Wednesday, June 19, 2024

What Doge Taught Me About the Internet

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In the early twenty-tens, one cottage industry in digital journalism was the unmasking of Internet memes: a journalist would identify the source of a popular image or joke just as one might dig up the etymology of a word. I was chasing that trope as a freelance writer, in December, 2013, when I found myself curious about the origins of a meme known as Doge. It was a photograph of a Shiba Inu dog lying on a couch with its paws crossed, giving a baleful side-eye; social-media denizens covered the image with multicolored text phrases like “so amaze” and “much wow” in Comic Sans. My investigation was not, I admit, a Watergate-level affair: I did a reverse Google Image search for the photo template; found the popular pet blog of a Japanese woman named Atsuko Sato, who shared photos of her cats and her fluffy yellow dog; and contacted her via the site. Sato and I eventually discussed the dog’s surprise Internet fame through a translator. A subsequent article that I wrote for the Verge came out on New Year’s Eve, after a lightning-speed edit. Unsurprisingly, the piece proved to be a big hit on Twitter, which was in its heyday. Sato told me that the dog, who’d been rescued from a puppy mill, was named Kabosu, after the Japanese citrus that the pooch’s round face resembled.

Two weeks ago, Sato announced on her blog that Kabosu had died, at the age of eighteen. Kabosu was not the first animal behind a meme to go; Grumpy Cat, the famous frowning feline, died in 2019, at the age of seven. But Kabosu’s death reminds me how much has changed in the decade or so of Doge’s fame. Internet memes once functioned as shibboleths, references that signalled one’s belonging to a particularly online tribe. I now cringe remembering that my friends would use Doge vocabulary aloud, saying “much wow” and the like, during the same peak-millennial moment that included American Apparel skinny jeans and side-swept bangs. The infantilized language spoke to the peculiar twee-ness of those years, a post-financial-crisis desire to forestall an already halting adulthood. My favorite riff on the meme was a photo of Kabosu tucked cozily into bed between fuzzy blankets: “such tired,” “so beauty rest.” I confess that I designed at least one party invitation in the style of Doge. Boomers were only beginning to take over Facebook at the time. Instagram had barely entered into mainstream consciousness. The Internet, over all, felt more isolated from day-to-day reality–an illusion that would be fatally punctured by the election of Donald Trump, in 2016, with the help of targeted social-media advertising and the fragmentation of news consumption on personalized social-media feeds.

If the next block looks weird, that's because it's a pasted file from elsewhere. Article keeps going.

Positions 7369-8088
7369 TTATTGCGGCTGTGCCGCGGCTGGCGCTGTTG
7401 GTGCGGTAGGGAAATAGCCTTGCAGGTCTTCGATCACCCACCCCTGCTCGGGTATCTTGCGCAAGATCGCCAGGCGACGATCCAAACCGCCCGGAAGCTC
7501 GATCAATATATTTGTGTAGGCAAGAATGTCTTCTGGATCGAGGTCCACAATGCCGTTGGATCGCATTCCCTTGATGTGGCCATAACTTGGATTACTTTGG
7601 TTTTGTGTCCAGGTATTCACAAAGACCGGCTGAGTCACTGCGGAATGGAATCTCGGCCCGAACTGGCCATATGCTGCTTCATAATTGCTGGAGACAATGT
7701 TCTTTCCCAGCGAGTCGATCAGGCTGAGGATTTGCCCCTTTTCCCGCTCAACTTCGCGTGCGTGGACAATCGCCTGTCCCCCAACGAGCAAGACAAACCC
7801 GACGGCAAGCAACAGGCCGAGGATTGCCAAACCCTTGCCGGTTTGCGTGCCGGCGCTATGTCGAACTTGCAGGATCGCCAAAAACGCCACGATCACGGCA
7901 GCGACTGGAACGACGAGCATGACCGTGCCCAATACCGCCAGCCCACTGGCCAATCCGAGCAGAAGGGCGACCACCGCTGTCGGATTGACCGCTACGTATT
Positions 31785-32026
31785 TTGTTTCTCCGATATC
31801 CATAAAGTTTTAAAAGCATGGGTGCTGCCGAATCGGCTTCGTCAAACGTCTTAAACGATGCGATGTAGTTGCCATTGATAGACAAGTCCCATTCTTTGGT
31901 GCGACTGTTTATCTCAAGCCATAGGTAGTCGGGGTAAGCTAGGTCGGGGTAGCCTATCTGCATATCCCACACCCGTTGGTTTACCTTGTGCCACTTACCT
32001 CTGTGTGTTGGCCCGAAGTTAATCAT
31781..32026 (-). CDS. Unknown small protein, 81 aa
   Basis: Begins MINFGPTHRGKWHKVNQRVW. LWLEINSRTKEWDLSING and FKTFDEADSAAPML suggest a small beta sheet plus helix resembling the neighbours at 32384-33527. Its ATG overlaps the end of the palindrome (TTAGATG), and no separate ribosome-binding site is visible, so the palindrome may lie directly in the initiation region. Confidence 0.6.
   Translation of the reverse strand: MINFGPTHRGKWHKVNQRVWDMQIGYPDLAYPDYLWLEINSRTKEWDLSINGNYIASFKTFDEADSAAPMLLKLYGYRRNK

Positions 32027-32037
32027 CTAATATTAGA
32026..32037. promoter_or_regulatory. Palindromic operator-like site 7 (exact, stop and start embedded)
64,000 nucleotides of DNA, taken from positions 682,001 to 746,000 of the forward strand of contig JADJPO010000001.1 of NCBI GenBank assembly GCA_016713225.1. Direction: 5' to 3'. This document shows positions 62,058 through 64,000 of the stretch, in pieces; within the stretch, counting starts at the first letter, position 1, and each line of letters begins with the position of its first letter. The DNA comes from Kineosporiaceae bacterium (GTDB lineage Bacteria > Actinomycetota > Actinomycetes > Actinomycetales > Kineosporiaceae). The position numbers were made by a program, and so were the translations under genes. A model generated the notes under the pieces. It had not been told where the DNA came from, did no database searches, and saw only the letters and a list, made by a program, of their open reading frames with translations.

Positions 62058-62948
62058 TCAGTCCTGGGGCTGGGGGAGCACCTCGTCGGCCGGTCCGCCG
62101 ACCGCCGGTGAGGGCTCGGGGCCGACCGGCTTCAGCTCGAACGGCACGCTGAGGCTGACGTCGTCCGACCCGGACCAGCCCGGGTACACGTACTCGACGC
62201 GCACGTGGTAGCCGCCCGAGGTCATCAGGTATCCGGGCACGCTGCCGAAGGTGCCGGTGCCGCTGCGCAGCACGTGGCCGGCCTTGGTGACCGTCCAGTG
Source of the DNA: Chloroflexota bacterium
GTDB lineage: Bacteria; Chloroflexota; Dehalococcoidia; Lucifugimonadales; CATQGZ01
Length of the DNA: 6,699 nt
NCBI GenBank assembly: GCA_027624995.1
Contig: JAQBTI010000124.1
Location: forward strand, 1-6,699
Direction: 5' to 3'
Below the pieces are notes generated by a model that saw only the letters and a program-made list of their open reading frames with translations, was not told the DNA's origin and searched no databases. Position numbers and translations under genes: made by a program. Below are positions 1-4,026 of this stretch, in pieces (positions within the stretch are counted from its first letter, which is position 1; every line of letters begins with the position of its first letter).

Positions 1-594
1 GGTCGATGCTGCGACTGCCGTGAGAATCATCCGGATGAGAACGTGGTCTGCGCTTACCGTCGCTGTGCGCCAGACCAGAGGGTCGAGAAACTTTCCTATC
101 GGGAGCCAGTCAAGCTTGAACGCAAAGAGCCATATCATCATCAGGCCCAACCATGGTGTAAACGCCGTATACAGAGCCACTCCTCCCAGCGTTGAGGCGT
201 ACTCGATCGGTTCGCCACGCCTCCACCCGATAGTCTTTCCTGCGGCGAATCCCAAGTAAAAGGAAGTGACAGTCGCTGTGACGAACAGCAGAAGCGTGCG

Doge had no defined symbolism or agenda; there was no corporate entity behind its popularity, no sponsor or dedicated platform promoting it. There wasn’t even an official social-media account when the meme emerged—no @Doge on Twitter, only Sato herself. The word’s origins might be traceable to a 2010 post on Reddit, when a user titled the photo of Kabosu on the couch, “LMBO LOOK @ THIS FUKKIN DOGE.” (Creative misspelling had already been established as a key feature of Internet humor; LOLcats, the meme that spawned such phrases as “I can has cheezburger?,” had emerged in the mid-two-thousands.) The image template and its attendant goofy phrasing came about their digital omnipresence honestly, belonging both to everyone and to no one. As a result, Doge projected a sense of hopeful naïveté about the Internet which has lately disappeared from digital culture, as we have been increasingly confronted with the darker consequences of social media on a global scale. Compare Doge, for instance, with West Elm Caleb, a male designer in New York City who, in 2022, became infamous on TikTok for ghosting his dates. As Caleb became a meme, an online manhunt and harassment campaign ensued against the real person; TikTok creators jumped on the topic in order to leverage its potential for algorithmic promotion. Today, virality has become either immediately exploitable or punitive, something to avoid at all costs. Unveiling Doge, by contrast, seemed only to increase its charm. Sato regarded the meme back then with warm bemusement. “To be honest, some pictures are strange for me, but it’s still funny!” she told me. She added, “Maybe I don’t understand memes very well because I’m living such an analog life.”